Craig Calcaterra

Los Angeles Dodgers Dave Roberts smiles as he is officially introduced as the first minority manager in franchise history at Dodger Stadium in Los Angeles Tuesday, Dec. 1, 2015. (AP Photo/NIck Ut)

What we talk about when we talk about “a baseball man”


NASHVILLE — It’s a phrase you hear thrown around a lot, but most of the time you ignore it as it’s something of a place-holder. A seemingly empty phrase that is preferable to an “ummm . . .” and maybe a bit more refined than “he’s a real competitor,” but which is somewhat less illuminating than actual silence. The phrase: “baseball man.” As in someone in or around the game saying of a player, manager or an executive, “he’s a real baseball man.”

What does that actually mean? Aren’t they all baseball men? We’re talking about baseball and only baseball here and, with, sadly, only a few exceptions, they’re all men. Yet that phrase has been used for decades. Maybe even as long as the game has existed. Offered as praise despite its superficially tautologous nature. It was a tautology that I had long ignored because of its seeming meaninglessness. Our lives and personal interactions are filled with such empty phrases and platitudes. They’re social grease, really. Harmless.

Recently, however, I began to wonder if there was something more to the phrase. Whether it’s a subtle or maybe even subconscious form of signaling within the baseball tribe which says something more than even those who use the term really even know or, at the very least, acknowledge. So I decided to to talk to a couple of people who have spent many years interacting with baseball men to see if I could figure out what makes them thus.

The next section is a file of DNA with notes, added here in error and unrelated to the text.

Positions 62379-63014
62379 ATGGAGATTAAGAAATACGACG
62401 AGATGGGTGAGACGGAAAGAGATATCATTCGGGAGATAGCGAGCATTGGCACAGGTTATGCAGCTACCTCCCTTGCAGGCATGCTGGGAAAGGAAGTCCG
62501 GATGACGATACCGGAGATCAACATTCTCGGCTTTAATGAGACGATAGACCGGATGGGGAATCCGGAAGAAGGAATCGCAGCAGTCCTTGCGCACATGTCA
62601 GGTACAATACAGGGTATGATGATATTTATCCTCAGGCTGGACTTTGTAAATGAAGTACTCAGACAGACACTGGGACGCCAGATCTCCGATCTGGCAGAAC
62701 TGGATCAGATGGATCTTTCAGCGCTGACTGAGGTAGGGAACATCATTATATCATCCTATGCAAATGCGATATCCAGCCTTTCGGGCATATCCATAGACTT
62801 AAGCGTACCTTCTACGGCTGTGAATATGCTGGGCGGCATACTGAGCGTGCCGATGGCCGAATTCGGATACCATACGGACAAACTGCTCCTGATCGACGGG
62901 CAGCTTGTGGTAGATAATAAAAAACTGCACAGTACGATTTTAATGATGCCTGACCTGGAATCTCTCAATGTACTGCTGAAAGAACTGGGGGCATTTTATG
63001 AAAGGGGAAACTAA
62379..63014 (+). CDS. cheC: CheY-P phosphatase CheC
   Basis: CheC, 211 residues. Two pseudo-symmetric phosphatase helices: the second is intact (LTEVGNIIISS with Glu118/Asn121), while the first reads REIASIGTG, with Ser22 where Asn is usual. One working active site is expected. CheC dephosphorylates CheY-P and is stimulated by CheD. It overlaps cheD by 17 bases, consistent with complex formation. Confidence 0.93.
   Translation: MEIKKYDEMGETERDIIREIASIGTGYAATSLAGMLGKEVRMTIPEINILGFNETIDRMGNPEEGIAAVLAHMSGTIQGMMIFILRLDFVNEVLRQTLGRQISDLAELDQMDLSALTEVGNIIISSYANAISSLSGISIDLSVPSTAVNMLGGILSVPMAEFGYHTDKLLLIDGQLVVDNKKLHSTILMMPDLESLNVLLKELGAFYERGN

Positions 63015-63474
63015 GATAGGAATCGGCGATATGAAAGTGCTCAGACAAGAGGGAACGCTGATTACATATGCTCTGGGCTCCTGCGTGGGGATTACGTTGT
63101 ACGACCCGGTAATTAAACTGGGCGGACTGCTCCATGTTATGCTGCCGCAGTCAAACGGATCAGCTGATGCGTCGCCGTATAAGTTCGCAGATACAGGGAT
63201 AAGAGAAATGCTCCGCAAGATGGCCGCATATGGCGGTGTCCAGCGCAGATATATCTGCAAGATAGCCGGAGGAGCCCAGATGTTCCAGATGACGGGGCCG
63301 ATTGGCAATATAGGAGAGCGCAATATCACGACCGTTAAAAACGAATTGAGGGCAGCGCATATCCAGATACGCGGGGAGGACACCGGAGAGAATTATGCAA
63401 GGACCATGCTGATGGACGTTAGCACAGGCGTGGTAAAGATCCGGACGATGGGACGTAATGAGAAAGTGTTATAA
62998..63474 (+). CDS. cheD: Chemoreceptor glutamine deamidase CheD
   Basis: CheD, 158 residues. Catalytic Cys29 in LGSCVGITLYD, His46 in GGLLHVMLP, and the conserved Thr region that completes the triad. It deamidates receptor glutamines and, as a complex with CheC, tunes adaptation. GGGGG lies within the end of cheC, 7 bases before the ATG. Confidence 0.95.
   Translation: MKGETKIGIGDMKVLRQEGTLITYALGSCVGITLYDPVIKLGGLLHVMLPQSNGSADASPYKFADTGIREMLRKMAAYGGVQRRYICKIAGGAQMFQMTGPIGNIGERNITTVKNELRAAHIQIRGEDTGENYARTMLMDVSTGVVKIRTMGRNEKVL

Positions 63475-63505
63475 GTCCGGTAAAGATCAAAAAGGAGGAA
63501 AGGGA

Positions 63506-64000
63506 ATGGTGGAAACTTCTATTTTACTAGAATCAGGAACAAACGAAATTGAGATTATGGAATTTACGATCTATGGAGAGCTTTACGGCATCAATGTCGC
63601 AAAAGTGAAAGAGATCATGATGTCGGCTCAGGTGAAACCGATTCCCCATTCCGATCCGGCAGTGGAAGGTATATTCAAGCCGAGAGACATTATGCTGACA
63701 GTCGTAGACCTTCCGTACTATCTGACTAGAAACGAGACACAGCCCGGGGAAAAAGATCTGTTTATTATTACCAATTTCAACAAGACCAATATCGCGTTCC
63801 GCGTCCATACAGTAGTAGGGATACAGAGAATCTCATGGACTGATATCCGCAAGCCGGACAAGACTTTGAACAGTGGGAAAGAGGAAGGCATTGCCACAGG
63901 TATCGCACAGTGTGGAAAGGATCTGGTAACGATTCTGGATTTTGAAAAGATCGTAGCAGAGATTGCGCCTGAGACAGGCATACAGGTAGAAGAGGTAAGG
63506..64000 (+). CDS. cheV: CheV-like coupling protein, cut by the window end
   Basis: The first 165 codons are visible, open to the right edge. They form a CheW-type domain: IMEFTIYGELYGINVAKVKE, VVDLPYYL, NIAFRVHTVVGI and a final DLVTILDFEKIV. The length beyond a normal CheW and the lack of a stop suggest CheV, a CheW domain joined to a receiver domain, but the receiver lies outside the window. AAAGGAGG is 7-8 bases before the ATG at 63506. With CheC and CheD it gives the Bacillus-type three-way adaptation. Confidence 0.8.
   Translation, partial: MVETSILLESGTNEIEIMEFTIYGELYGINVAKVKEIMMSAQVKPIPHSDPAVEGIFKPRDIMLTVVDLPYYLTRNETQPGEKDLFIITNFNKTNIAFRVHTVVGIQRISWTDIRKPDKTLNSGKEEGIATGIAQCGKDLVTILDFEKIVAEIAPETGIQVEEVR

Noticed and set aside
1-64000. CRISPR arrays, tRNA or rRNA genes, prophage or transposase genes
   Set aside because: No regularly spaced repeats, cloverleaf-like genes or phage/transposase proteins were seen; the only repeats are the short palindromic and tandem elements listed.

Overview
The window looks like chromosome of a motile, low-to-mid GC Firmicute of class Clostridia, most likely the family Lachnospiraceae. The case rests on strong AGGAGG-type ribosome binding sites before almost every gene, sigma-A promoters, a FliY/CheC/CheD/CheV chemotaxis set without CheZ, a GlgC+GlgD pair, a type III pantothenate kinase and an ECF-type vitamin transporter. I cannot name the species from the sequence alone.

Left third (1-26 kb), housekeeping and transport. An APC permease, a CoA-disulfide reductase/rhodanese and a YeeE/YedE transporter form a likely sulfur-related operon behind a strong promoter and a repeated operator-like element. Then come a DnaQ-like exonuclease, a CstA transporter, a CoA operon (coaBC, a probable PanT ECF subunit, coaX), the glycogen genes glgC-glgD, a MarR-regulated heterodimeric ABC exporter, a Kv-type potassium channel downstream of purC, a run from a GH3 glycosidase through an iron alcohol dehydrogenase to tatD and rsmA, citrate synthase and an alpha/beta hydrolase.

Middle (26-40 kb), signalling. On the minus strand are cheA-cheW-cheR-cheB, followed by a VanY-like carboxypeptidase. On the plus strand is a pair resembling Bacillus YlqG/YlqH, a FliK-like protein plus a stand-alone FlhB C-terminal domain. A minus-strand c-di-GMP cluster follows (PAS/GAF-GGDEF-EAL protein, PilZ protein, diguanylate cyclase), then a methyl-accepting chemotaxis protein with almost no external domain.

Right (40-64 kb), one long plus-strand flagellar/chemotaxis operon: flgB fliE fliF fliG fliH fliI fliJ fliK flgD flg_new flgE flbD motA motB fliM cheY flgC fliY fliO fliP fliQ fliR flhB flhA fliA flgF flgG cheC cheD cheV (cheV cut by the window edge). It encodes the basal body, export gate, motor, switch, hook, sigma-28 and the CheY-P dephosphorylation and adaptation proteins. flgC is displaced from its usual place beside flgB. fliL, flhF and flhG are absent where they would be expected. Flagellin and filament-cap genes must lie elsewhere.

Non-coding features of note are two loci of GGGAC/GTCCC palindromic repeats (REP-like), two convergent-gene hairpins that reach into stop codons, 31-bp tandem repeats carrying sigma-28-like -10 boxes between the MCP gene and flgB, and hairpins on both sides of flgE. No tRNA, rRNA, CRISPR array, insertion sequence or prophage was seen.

“The first thing that comes to mind when someone says ‘baseball man’ is someone who has been in the game for a long time,” said a current network analyst and former member of a major league front office. “It’s probably been his lifelong career. He didn’t come to the game late. It often means that he played but not universally. I have heard that applied to people who didn’t play or who barely played. But it’s just someone who’s kind of . . . been around.”

But tenure isn’t, in itself, enough. A current major league broadcaster told me that it’s not just about spending a lot of time in the game but, rather, mastering many aspects of it that make one a true baseball man.

“To me it means somebody who grew up in the game and who is just a real professional in the way they go about their work,” the broadcaster said. “They understand all aspects of the game. They understand the scouting, they understand player development. They understand the human element, like makeup and character and things. It just means he gets it.”

It also means he’s unwavering on his path. The broadcaster:

“It’s about career dedication, too. For a baseball man there isn’t anything else. Baseball’s your job. A lot of it is about want. About when a guy’s career is winding down if there was ever a doubt about what he wanted to do next. Baseball men know exactly where they’re going. If it’s up in the air before they decide to coach or whatever, maybe they don’t get the badge of ‘baseball man.'”

Both the analyst and the broadcaster agreed on this, though: being a baseball man is just part of the journey:

“A baseball man is not someone who has risen to the top of an organization, but he’s probably had a bunch of different roles. He’s like a lifer,” the analyst said. “Well, actually, a ‘baseball lifer is someone who is retiring. A ‘baseball man’ may not quite be that far along yet.” The broadcaster noted that there was a baseball man apprenticeship too, saying “you start, probably as a player, as ‘a baseball guy.’ Eventually, when you’re older you become a ‘baseball man.'”